I’ve create an example that demonstrates how you can use your/a library written in Vala (and theoretically C libraries, too) in Node-Webkit/Node.js: I use valabind for that but I think this is also possible with node-gir. So in this way you can use all your gobject based libraries in Node.js and no longer need gjs (theoretically). I think it is also possible to create gtk dialogs in vala and open it in node-webkit (currently you can’t use gtk directly in node.j because the bindings are not good enough for that)

    • alex285

      You rock! I will check on it soon!

    • Craig

      Why does every hipster and his brother want to infect every corner of the software world with Node.js? It’s a poor tool for the job it was intended for. It’s a downright awful tool for this, especially vs. Vala.

      gjs is passable, if you’re sadistic enough to like JavaScript, but what does Node.js bring to the party? Answer: nothing. Except maybe a smug post on your hipster blog about your big achievement of reinventing the wheel and making it square.

      • Pascal Garber

        I just like it to wire things together. The example which I posted shows you also, how you can have vala bindings for dlang, java, php, ruby, perl, python, gjs and seed.

        So I do not infected vala with node.js but I have infected node.js with vala.

        What is your problem with that? Node-webkit is a new possible way to write desktop applications for your desktop with web technologies. This is not reinventing the wheel, this is is just a new way. This is useful for example when you work with web services together anyway. Currently I’m working on a Magento desktop application, which is a good example .I had first started to do it in pure vala, it works but this is much more complicated: and

  • Albi

    Just look at QML/JS. This works even better than HTML5 applications – the syntax is better and it actually works everywhere. The only drawback is that you have to recompile it for every platform if you’re using any C++ code inside (you don’t have to though).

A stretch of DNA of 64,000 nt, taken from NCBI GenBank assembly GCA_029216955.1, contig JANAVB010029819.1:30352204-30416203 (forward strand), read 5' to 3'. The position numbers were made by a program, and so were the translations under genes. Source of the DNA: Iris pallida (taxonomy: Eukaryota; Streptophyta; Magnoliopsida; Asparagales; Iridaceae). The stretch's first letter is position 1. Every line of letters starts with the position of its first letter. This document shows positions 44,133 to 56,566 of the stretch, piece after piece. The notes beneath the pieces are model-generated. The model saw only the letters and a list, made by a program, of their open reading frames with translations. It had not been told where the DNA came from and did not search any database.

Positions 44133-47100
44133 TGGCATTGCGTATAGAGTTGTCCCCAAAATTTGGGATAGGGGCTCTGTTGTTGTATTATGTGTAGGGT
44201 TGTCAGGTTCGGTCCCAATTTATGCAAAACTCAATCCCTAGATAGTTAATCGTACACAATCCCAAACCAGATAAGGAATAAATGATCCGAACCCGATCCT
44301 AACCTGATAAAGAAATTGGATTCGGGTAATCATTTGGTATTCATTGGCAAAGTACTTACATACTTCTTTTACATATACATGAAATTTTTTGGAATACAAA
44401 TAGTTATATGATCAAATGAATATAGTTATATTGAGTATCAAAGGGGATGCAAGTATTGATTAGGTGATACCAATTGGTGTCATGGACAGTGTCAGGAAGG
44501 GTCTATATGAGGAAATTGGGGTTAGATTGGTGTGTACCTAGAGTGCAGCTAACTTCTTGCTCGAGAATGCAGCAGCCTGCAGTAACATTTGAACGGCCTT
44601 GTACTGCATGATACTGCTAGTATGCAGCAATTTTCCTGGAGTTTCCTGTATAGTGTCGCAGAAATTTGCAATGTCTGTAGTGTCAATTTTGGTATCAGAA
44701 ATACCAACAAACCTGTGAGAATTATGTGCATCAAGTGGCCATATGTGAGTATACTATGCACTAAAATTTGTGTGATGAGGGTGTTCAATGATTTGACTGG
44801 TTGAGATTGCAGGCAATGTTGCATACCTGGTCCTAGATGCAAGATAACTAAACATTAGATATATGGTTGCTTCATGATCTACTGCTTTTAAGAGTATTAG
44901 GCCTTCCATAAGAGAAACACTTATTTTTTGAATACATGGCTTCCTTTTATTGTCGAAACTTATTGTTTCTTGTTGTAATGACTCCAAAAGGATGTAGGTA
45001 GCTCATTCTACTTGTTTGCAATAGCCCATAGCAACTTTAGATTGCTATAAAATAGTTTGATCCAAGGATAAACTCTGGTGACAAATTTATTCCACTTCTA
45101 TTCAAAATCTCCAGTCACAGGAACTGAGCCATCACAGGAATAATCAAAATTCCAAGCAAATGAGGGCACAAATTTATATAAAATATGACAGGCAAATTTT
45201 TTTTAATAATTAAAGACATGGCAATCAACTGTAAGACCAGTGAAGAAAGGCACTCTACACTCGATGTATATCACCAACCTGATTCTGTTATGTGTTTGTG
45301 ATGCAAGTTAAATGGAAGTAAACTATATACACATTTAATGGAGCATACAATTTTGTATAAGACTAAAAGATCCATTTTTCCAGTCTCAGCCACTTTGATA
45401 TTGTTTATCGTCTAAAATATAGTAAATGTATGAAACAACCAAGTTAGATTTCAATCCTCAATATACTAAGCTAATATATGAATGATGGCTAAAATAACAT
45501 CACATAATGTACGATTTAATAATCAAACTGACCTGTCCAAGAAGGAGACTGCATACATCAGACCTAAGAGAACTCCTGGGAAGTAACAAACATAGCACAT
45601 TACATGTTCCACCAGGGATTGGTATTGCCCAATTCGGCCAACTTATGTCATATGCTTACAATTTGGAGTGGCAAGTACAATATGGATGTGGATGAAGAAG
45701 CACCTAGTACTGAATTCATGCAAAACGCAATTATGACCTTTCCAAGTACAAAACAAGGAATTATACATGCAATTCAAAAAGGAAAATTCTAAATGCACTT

Just give it a try!

    • alex285

      I’ve seen the Qt5/QML (the docs I mean and some awesome demos). Yes it looks pretty neat!

      But I can’t really compare Web-Apps with Desktop Apps. I mean whats the point to make a Desktop App, that syncs with a Web App? Because most Desktop Apps this is what they really do ;)

      The goal here is how you can best integrate WebApps in the Desktop. Not re-write them from scratch, just to work in Desktop.

  • Christian Hagen

    This site is the absolute worst site for phone viewing I have ever seen, and that’s no exaggeration. Half the page is obscured by the fancy side-/top-bar and text off-screen without possibility of zooming the text to fit the screen. Won’t come back.

    • alex285

      Yes I know, it sucks. Try again in a week!

      • Craig

        Even on a high resolution tablet, leaving a comment is near impossible. The 1990s called, they want their tacky, obtrusive UI designs back.

      • Scott McDonald

        just made me excited! That border must of been spawned by Loki himself. its a torment on mobiles.

  • Adonis K. (Varemenos)

    JavaScript by itself is single threaded but don’t forget the HTML5 Web Workers API which finally gives you the ability to create threads.

    I’d really love for the desktop development of Linux distros to switch to web-related technologies, all we need are some APIs to give the ability to do those things via JS (see Firefox OS’s APIs).

    • alex285

      I edit that, I will just post some examples instead :)

  • Micheal Harker

    Awesome article on the advantages of using webkit+node in a world where we are using cloud more and more. It’s one of the reasons Springseed was made with webkit, it’s fast and simple to implement, and let’s not forget HTML5 support is so dang awesome.

  • Craig

    No, Fisher Price children’s app are not going to replace native code and the ability to fully control data structures and performance characteristics. “HTML5” is great, but I wish people would stop proclaiming it as the universal solution for everything.

  • Ladislav Ezr

    “A new branch of modern powerful applications are coming for Linux
    Desktop, ignoring existed UI toolkits as Qt and GTK. Is this the future?
    Definitely yes!”

    LoL, jsut LoL. ” Definitely yes!”, what a joke…